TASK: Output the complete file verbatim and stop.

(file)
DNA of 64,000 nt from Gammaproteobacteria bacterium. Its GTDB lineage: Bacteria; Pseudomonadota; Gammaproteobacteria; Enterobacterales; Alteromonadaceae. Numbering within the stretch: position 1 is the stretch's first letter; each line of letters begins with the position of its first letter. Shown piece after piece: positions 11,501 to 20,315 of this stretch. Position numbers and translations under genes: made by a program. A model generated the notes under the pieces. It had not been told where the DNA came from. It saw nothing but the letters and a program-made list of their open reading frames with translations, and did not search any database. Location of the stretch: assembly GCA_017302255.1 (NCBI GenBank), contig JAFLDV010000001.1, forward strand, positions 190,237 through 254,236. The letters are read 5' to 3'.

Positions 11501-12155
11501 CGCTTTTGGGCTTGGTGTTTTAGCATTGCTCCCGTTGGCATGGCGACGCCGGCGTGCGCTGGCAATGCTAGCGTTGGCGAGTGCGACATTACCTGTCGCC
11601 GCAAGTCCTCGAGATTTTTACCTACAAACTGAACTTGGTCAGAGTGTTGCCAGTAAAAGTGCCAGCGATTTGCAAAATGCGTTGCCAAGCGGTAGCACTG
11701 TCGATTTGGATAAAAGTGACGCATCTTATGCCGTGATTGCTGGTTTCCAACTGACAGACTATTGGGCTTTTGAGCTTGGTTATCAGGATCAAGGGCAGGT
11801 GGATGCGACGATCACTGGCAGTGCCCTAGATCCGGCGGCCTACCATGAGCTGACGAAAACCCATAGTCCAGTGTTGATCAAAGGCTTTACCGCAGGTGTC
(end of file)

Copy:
DNA of 64,000 nt from Gammaproteobacteria bacterium. Its GTDB lineage: Bacteria; Pseudomonadota; Gammaproteobacteria; Enterobacterales; Alteromonadaceae. Numbering within the stretch: position 1 is the stretch's first letter; each line of letters begins with the position of its first letter. Shown piece after piece: positions 11,501 to 20,315 of this stretch. Position numbers and translations under genes: made by a program. A model generated the notes under the pieces. It had not been told where the DNA came from. It saw nothing but the letters and a program-made list of their open reading frames with translations, and did not search any database. Location of the stretch: assembly GCA_017302255.1 (NCBI GenBank), contig JAFLDV010000001.1, forward strand, positions 190,237 through 254,236. The letters are read 5' to 3'.

Positions 11501-12155
11501 CGCTTTTGGGCTTGGTGTTTTAGCATTGCTCCCGTTGGCATGGCGACGCCGGCGTGCGCTGGCAATGCTAGCGTTGGCGAGTGCGACATTACCTGTCGCC
11601 GCAAGTCCTCGAGATTTTTACCTACAAACTGAACTTGGTCAGAGTGTTGCCAGTAAAAGTGCCAGCGATTTGCAAAATGCGTTGCCAAGCGGTAGCACTG
11701 TCGATTTGGATAAAAGTGACGCATCTTATGCCGTGATTGCTGGTTTCCAACTGACAGACTATTGGGCTTTTGAGCTTGGTTATCAGGATCAAGGGCAGGT
11801 GGATGCGACGATCACTGGCAGTGCCCTAGATCCGGCGGCCTACCATGAGCTGACGAAAACCCATAGTCCAGTGTTGATCAAAGGCTTTACCGCAGGTGTC